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28And he came to her and said, “Greetings, favored one! The Lord is with you.” 29But she was much perplexed by his words and pondered what sort of greeting this might be. 30The angel said to her, “Do not be afraid, Mary, for you have found favor with God. 31And now, you will conceive in your womb and bear a son, and you will name him Jesus. 32He will be great, and will be called the Son of the Most High, and the Lord God will give to him the throne of his ancestor David. 33He will reign over the house of Jacob forever, and of his kingdom there will be no end.” 34Mary said to the angel, “How can this be, since I am a virgin?” 35The angel said to her, “The Holy Spirit will come upon you, and the power of the Most High will overshadow you; therefore the child to be born will be holy; he will be called Son of God. 36And now, your relative Elizabeth in her old age has also conceived a son; and this is the sixth month for her who was said to be barren. 37For nothing will be impossible with God.” 38Then Mary said, “Here am I, the servant of the Lord; let it be with me according to your word.” Then the angel departed from her.

Mary Visits Elizabeth

39 In those days Mary set out and went with haste to a Judean town in the hill country, 40where she entered the house of Zechariah and greeted Elizabeth. 41When Elizabeth heard Mary’s greeting, the child leaped in her womb. And Elizabeth was filled with the Holy Spirit 42and exclaimed with a loud cry, “Blessed are you among women, and blessed is the fruit of your womb. 43And why has this happened to me, that the mother of my Lord comes to me?


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28. highly favoured—a word only once used elsewhere (Eph 1:6, "made accepted"): compare Lu 1:30, "Thou hast found favour with God." The mistake of the Vulgate's rendering, "full of grace," has been taken abundant advantage of by the Romish Church. As the mother of our Lord, she was the most "blessed among women" in external distinction; but let them listen to the Lord's own words. "Nay, rather blessed are they that hear the word of God and keep it." (See on Lu 11:27).

31. The angel purposely conforms his language to Isaiah's famous prophecy (Isa 7:14) [Calvin].

32, 33. This is but an echo of the sublime prediction in Isa 9:6, 7.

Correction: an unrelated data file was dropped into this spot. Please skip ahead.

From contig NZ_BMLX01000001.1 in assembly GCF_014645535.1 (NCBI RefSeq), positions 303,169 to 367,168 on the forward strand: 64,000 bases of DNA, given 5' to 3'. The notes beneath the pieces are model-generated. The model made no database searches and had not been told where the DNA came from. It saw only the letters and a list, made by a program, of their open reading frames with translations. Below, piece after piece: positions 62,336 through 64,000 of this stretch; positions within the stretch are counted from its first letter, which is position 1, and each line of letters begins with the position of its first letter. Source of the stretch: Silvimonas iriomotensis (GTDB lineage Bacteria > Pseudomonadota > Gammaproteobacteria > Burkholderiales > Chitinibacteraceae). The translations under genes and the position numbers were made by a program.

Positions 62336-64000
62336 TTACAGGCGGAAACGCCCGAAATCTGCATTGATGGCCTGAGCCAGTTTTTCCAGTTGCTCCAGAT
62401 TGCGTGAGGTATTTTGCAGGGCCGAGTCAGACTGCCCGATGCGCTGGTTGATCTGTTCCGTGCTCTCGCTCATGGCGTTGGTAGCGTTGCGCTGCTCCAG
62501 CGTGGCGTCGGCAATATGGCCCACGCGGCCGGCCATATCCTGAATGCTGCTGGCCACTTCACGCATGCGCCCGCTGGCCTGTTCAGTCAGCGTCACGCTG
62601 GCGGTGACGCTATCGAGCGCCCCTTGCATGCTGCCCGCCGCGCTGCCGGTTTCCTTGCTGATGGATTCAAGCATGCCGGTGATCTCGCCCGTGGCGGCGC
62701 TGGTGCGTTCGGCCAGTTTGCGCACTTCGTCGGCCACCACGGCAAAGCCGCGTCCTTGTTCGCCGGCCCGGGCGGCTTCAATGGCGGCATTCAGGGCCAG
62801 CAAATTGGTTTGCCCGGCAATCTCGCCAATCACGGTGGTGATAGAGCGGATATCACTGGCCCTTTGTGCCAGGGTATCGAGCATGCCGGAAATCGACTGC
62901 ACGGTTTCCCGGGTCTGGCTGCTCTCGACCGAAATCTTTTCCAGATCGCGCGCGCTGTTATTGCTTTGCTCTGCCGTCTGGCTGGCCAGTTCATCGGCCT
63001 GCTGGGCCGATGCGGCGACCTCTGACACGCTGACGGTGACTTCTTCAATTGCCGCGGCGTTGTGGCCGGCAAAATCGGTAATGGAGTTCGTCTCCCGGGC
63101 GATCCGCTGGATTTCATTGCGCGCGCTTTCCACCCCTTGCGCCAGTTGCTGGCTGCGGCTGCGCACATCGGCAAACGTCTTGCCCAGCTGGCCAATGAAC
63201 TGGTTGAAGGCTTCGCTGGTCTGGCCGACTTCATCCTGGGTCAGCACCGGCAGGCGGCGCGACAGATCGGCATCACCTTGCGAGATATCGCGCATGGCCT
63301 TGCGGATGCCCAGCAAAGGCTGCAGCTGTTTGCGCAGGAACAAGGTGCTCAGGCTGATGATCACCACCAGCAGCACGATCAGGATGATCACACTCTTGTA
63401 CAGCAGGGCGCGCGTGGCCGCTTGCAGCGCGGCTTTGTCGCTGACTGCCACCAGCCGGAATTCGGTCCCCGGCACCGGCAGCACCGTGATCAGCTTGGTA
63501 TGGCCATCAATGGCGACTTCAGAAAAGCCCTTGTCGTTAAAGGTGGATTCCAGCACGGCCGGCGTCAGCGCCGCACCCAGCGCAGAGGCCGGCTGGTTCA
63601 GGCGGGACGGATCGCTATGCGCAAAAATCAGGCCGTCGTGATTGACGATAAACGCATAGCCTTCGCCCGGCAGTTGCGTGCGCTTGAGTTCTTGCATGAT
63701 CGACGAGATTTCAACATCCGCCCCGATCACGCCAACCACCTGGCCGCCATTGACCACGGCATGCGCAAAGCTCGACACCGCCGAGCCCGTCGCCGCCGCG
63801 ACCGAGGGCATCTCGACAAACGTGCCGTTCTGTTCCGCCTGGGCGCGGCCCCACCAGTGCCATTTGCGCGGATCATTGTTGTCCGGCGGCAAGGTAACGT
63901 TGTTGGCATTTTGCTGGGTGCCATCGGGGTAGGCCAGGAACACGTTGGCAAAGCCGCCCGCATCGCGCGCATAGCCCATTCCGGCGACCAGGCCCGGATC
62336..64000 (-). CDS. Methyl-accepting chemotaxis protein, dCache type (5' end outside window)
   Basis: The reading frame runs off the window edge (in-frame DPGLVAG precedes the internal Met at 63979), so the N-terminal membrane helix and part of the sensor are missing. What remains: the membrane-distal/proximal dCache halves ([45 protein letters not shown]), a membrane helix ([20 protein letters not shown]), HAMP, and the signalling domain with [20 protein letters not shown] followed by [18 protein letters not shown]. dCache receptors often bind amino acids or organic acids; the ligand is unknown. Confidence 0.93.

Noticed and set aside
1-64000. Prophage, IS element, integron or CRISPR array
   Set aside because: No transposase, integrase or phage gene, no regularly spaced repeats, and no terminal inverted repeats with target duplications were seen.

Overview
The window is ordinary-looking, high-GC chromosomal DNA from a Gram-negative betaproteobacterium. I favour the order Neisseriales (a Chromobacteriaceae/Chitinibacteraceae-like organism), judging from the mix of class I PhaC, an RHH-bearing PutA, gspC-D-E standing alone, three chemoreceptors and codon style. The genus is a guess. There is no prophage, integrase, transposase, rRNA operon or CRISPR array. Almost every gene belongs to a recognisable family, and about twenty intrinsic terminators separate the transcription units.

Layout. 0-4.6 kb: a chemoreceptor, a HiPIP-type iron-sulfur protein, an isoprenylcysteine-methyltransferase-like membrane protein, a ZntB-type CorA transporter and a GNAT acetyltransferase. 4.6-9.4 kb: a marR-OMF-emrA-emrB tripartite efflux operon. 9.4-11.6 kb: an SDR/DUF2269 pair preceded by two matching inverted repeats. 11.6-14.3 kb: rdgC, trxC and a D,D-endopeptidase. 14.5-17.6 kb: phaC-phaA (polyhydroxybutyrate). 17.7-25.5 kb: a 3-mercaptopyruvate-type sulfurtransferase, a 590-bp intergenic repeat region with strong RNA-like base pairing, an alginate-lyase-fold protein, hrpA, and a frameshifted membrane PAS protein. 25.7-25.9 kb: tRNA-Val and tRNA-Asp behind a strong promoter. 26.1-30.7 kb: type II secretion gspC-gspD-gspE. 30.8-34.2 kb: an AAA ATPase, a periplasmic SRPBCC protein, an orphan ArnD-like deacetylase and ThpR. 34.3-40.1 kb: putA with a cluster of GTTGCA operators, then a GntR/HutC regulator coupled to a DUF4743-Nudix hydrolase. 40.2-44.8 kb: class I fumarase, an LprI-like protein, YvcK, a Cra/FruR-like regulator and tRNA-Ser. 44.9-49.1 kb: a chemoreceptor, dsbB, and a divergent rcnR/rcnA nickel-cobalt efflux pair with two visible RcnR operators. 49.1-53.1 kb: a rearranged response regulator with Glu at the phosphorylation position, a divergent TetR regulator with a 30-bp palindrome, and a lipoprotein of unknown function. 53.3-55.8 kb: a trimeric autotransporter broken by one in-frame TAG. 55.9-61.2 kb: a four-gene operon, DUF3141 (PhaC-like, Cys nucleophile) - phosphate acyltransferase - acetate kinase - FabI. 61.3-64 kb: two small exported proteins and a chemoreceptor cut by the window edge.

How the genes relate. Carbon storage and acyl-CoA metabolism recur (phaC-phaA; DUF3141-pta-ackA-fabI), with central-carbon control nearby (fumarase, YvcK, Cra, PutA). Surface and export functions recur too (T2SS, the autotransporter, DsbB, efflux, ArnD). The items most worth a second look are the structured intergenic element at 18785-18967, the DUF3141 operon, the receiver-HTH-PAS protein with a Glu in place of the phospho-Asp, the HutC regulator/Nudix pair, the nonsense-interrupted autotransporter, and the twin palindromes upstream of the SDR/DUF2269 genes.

34. How, &c.—not the unbelief of Zacharias, "Whereby shall I know this?" but, taking the fact for granted, "How is it to be, so contrary to the unbroken law of human birth?" Instead of reproof, therefore, her question is answered in mysterious detail.

35. Holy Ghost—(See on Mt 1:18).

power of the highest—the immediate energy of the Godhead conveyed by the Holy Ghost.

overshadow—a word suggesting how gentle, while yet efficacious, would be this Power [Bengel]; and its mysterious secrecy, withdrawn, as if by a cloud, from human scrutiny [Calvin].

that holy thing born of thee—that holy Offspring of thine.

therefore … Son of God—That Christ is the Son of God in His divine and eternal nature is clear from all the New Testament; yet here we see that Sonship efflorescing into human and palpable manifestation by His being born, through "the power of the Highest," an Infant of days. We must neither think of a double Sonship, as some do, harshly and without all ground, nor deny what is here plainly expressed, the connection between His human birth and His proper personal Sonship.

36. thy cousin—"relative," but how near the word says not.

conceived, &c.—This was to Mary an unsought sign, in reward of her faith.

37. For, &c.—referring to what was said by the angel to Abraham in like case (Ge 18:14), to strengthen her faith.

38. Marvellous faith in such circumstances!

Lu 1:39-56. Visit of Mary to Elisabeth.

39. hill country—the mountainous tract running along the middle of Judea, from north to south [Webster and Wilkinson].

with haste—transported with the announcement to herself and with the tidings, now first made known to her, of Elisabeth's condition.

a city of Juda—probably Hebron (see Jos 20:7; 21:11).

40. saluted Elisabeth—now returned from her seclusion (Lu 1:24).

41. babe leaped—From Lu 1:44 it is plain that this maternal sensation was something extraordinary—a sympathetic emotion of the unconscious babe, at the presence of the mother of his Lord.

42-44. What beautiful superiority to envy have we here! High as was the distinction conferred upon herself, Elisabeth loses sight of it altogether, in presence of one more honored still; upon whom, with her unborn Babe, in an ecstasy of inspiration, she pronounces a benediction, feeling it to be a wonder unaccountable that "the mother of her Lord should come to her." "Turn this as we will, we shall never be able to see the propriety of calling an unborn child "Lord," but by supposing Elisabeth, like the prophets of old, enlightened to perceive the Messiah's Divine nature" [Olshausen].

43. "The mother of my Lord"—but not "My Lady" (compare Lu 20:42; Joh 20:28)" [Bengel].




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